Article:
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Should you buy a used electric van?

Zero-emissions electric vans are proving to be the right choice for many businesses. Read on to find out if one might suit your needs

Renault Kangoo Z.E.

Thinking of ditching your diesel van for an electric alternative? Well, you’re not alone, as businesses and individuals are switching to electric vans, the market for new electric vans is growing and so is the used market. 

Now, there are a plethora of electric van options for you to choose from, and buying a used one is no different to buying a used electric car. But, there are some things to consider you might want to consider, so that you buy the right electric van for you.

Make sure a used electric van suits your needs

If you’re using the van for business and trade purposes, think about the type of driving you’ll regularly be doing. Are you often on the motorway, or are you more likely to be based in towns with frequent access to public charging? If you’re travelling up and down the county, doing many miles a day, an electric van may not be the ideal solution.

If you're in a town or a city, doing a limited number of miles a day with lots of access to public or private charging points, then an electric van will likely help you to save big on your running costs.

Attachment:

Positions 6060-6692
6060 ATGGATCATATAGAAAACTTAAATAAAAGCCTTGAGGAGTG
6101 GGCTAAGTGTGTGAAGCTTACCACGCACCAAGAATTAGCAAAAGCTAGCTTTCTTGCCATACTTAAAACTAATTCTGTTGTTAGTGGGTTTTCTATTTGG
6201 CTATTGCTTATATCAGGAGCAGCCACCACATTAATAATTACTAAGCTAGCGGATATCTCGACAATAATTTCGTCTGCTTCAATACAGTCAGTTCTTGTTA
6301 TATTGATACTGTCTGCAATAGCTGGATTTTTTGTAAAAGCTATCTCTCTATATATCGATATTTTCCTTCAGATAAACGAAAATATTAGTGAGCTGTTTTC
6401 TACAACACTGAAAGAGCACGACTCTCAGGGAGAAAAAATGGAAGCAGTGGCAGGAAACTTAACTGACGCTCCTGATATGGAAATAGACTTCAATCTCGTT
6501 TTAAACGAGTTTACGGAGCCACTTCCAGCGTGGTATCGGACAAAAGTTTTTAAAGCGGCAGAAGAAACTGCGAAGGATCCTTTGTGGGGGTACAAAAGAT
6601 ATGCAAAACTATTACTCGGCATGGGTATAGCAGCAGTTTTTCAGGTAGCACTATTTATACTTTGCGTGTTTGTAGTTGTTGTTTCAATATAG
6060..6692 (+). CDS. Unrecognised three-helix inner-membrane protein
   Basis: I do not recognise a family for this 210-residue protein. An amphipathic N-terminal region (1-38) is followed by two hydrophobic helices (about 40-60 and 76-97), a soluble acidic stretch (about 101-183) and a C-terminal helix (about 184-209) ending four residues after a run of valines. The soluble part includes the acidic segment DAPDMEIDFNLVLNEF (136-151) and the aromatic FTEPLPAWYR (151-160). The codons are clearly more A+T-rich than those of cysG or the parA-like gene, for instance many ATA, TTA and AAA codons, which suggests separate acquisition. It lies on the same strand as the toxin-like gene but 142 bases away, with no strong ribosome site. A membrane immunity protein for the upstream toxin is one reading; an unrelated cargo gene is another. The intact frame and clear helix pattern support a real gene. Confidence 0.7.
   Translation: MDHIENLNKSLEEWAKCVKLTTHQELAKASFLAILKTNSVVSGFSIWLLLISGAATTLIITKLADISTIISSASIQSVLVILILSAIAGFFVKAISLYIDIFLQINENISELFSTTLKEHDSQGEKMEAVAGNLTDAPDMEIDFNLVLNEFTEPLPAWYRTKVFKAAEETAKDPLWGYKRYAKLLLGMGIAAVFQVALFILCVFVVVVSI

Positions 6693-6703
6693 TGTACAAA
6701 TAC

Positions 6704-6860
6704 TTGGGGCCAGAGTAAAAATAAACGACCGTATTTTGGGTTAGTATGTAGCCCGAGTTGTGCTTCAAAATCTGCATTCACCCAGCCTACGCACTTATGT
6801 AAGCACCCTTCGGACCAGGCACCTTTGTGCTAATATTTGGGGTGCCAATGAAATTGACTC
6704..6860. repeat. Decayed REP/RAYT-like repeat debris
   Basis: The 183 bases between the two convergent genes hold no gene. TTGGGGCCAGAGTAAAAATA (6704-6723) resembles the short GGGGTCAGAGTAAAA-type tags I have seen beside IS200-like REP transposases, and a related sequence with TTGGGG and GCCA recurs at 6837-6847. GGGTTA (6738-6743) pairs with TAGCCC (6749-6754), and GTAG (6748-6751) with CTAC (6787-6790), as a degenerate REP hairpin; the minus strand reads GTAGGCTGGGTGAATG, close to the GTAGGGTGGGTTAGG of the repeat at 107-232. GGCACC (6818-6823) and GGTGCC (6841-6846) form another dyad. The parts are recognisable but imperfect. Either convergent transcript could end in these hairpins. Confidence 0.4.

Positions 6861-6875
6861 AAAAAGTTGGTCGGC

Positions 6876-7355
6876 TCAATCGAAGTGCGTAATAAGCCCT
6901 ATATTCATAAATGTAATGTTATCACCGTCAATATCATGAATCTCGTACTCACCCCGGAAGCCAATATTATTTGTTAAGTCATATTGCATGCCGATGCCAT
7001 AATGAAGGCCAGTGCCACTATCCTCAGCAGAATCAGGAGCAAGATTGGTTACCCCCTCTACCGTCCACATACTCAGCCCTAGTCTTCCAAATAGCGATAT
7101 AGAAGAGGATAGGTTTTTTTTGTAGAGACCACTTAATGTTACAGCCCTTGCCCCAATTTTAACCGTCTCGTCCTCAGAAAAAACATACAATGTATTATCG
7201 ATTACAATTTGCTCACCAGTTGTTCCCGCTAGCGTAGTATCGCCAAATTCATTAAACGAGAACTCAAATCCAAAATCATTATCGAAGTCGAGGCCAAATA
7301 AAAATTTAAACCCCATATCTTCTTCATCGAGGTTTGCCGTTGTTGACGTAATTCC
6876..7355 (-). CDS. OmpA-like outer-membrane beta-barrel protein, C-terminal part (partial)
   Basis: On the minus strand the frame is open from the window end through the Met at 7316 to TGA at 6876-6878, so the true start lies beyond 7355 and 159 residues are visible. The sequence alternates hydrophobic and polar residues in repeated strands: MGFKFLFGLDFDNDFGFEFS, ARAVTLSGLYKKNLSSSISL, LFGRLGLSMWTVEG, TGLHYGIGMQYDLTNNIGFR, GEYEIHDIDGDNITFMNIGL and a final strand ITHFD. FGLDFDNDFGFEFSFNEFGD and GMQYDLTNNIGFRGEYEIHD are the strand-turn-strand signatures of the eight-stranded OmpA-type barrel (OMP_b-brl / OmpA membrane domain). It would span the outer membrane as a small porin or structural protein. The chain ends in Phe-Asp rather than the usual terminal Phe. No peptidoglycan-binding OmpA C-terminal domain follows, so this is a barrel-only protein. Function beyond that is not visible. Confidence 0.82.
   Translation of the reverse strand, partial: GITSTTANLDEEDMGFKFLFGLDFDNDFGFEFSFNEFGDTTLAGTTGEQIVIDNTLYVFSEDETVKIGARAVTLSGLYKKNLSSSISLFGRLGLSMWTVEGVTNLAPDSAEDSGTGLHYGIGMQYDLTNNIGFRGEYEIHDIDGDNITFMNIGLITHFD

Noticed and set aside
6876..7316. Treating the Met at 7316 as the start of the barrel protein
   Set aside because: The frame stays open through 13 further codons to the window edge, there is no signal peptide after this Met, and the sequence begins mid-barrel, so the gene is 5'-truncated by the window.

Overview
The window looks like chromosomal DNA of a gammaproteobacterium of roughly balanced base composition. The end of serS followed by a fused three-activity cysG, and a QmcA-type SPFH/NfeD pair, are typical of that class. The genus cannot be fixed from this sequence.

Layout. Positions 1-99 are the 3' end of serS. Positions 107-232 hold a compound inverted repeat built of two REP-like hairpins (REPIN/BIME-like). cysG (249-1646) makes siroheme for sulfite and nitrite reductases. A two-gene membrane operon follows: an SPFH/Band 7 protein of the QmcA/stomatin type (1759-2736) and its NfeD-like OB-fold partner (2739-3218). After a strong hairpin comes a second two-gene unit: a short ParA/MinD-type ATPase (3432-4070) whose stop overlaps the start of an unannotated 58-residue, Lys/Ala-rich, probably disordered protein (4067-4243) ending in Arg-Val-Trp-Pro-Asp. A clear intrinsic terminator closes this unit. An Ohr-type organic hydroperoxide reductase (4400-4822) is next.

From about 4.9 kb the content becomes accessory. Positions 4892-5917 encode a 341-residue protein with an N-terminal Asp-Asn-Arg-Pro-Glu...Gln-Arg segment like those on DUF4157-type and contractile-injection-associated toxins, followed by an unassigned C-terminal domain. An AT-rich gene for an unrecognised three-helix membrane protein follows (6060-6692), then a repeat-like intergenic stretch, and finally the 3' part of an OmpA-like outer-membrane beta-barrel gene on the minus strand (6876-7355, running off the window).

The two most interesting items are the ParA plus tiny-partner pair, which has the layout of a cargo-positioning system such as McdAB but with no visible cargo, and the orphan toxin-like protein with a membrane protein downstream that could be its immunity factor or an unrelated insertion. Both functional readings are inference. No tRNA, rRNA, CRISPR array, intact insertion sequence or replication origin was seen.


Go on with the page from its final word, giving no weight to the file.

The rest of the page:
Precautionary checks

As with any used vehicle, check its overall condition. Inspect the bodywork closely, check the tyres' condition and that all of the electronics on-board work. Then go over the service history of the van, and if applicable, its MoT history. Any advisories or missed services should be questioned.

Battery capacity and lease options

The big concern with electric cars and vans is whether the batteries can still hold a full charge efficiently. All batteries degrade over time, and the lithium-ion ones in electric vehicles are no different. Ideally, you’d be able to test-drive the van with a full charge and keep an eye on the range left in the battery to determine whether it’s holding charge efficiently.

It’s also important to determine whether the van in question has a battery lease or not. A battery lease is a separate lease on the battery of the vehicle. What this means is that you'll have to purchase both the van and the lease if you wish to drive it.

The benefit of a battery lease is that while you incur an added expense each month (think around £49), you will enjoy the peace of mind that if the battery’s condition deteriorates significantly, the manufacturer will replace it free of charge. Typically, batteries are replaced if they fail to operate at at least 70% of their original capacity.

Also, pay attention to the battery warranty. Manufacturers supply different length warranties on their batteries, and it’s always worth purchasing one with a warranty still in effect.

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